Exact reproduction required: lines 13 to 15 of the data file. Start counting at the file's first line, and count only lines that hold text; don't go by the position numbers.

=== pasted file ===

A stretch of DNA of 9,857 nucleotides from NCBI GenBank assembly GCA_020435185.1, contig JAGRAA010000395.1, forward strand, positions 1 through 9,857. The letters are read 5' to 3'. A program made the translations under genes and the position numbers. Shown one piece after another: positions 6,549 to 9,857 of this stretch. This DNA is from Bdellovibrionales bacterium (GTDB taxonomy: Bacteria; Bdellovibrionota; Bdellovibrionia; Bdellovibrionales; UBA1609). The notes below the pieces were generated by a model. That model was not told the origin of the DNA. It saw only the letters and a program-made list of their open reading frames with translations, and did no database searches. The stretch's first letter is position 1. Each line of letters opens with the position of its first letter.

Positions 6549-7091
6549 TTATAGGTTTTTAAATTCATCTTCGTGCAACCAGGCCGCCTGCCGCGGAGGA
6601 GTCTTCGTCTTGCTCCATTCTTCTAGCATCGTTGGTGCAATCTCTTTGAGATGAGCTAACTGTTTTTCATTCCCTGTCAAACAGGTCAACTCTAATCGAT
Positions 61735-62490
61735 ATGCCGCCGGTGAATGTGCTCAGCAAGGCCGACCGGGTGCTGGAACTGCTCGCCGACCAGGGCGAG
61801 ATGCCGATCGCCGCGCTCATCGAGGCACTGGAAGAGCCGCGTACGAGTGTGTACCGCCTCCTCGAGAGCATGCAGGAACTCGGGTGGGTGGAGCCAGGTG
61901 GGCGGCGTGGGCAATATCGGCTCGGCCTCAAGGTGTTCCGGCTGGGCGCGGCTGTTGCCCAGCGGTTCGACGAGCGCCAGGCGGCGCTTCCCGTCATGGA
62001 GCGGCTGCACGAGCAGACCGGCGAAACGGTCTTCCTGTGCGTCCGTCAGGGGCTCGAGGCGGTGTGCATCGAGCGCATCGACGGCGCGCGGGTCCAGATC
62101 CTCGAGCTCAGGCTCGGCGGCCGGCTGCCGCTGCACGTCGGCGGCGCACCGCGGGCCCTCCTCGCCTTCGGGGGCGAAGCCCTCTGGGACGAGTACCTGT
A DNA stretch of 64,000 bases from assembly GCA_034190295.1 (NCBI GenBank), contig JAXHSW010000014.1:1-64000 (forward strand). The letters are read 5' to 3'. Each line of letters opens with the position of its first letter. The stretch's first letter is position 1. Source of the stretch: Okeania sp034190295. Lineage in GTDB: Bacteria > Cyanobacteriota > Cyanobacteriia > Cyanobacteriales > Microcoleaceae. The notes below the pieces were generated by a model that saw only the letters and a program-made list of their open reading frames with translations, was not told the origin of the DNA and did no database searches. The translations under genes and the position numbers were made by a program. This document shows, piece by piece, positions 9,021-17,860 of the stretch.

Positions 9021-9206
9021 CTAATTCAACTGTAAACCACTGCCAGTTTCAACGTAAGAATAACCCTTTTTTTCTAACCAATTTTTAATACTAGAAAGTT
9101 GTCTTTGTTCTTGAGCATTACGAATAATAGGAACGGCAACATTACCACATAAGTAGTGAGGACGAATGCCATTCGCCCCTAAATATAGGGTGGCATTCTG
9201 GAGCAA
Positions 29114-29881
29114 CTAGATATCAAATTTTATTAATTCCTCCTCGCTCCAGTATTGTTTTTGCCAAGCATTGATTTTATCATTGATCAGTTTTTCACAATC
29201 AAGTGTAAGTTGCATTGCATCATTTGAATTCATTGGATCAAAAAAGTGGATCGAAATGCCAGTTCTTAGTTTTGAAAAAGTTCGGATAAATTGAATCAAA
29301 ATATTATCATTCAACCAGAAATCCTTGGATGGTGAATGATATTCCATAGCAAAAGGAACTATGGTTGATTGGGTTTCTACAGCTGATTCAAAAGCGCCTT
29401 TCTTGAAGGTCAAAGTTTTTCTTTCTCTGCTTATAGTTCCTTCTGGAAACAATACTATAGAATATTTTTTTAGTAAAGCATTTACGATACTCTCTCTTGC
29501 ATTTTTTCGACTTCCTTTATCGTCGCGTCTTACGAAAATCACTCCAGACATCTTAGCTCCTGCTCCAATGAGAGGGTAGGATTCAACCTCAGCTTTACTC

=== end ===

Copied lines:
9021 CTAATTCAACTGTAAACCACTGCCAGTTTCAACGTAAGAATAACCCTTTTTTTCTAACCAATTTTTAATACTAGAAAGTT
9101 GTCTTTGTTCTTGAGCATTACGAATAATAGGAACGGCAACATTACCACATAAGTAGTGAGGACGAATGCCATTCGCCCCTAAATATAGGGTGGCATTCTG
9201 GAGCAA